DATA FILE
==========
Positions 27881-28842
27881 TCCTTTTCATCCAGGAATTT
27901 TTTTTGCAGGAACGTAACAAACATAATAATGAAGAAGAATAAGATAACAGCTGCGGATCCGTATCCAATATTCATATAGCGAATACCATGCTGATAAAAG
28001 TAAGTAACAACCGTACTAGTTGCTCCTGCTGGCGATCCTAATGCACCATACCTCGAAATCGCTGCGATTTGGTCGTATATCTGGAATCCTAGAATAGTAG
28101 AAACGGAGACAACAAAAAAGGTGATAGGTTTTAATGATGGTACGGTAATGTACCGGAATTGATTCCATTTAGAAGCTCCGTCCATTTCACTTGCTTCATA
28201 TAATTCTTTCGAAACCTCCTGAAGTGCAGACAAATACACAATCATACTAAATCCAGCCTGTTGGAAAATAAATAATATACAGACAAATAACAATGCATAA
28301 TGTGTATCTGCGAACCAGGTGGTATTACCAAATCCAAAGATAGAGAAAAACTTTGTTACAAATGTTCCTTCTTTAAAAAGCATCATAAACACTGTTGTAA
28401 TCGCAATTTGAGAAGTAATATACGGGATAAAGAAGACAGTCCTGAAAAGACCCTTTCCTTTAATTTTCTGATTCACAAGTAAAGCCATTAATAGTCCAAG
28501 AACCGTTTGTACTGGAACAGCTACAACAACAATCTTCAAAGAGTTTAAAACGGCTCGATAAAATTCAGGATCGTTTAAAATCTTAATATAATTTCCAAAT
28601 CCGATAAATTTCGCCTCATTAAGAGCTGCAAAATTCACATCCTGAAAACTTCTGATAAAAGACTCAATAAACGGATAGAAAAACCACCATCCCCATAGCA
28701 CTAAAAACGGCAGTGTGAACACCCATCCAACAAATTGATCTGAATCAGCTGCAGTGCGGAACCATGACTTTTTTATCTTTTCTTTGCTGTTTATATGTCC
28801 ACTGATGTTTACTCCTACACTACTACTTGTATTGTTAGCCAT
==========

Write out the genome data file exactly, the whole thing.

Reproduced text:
Positions 27881-28842
27881 TCCTTTTCATCCAGGAATTT
27901 TTTTTGCAGGAACGTAACAAACATAATAATGAAGAAGAATAAGATAACAGCTGCGGATCCGTATCCAATATTCATATAGCGAATACCATGCTGATAAAAG
28001 TAAGTAACAACCGTACTAGTTGCTCCTGCTGGCGATCCTAATGCACCATACCTCGAAATCGCTGCGATTTGGTCGTATATCTGGAATCCTAGAATAGTAG
28101 AAACGGAGACAACAAAAAAGGTGATAGGTTTTAATGATGGTACGGTAATGTACCGGAATTGATTCCATTTAGAAGCTCCGTCCATTTCACTTGCTTCATA
28201 TAATTCTTTCGAAACCTCCTGAAGTGCAGACAAATACACAATCATACTAAATCCAGCCTGTTGGAAAATAAATAATATACAGACAAATAACAATGCATAA
28301 TGTGTATCTGCGAACCAGGTGGTATTACCAAATCCAAAGATAGAGAAAAACTTTGTTACAAATGTTCCTTCTTTAAAAAGCATCATAAACACTGTTGTAA
28401 TCGCAATTTGAGAAGTAATATACGGGATAAAGAAGACAGTCCTGAAAAGACCCTTTCCTTTAATTTTCTGATTCACAAGTAAAGCCATTAATAGTCCAAG
28501 AACCGTTTGTACTGGAACAGCTACAACAACAATCTTCAAAGAGTTTAAAACGGCTCGATAAAATTCAGGATCGTTTAAAATCTTAATATAATTTCCAAAT
28601 CCGATAAATTTCGCCTCATTAAGAGCTGCAAAATTCACATCCTGAAAACTTCTGATAAAAGACTCAATAAACGGATAGAAAAACCACCATCCCCATAGCA
28701 CTAAAAACGGCAGTGTGAACACCCATCCAACAAATTGATCTGAATCAGCTGCAGTGCGGAACCATGACTTTTTTATCTTTTCTTTGCTGTTTATATGTCC
28801 ACTGATGTTTACTCCTACACTACTACTTGTATTGTTAGCCAT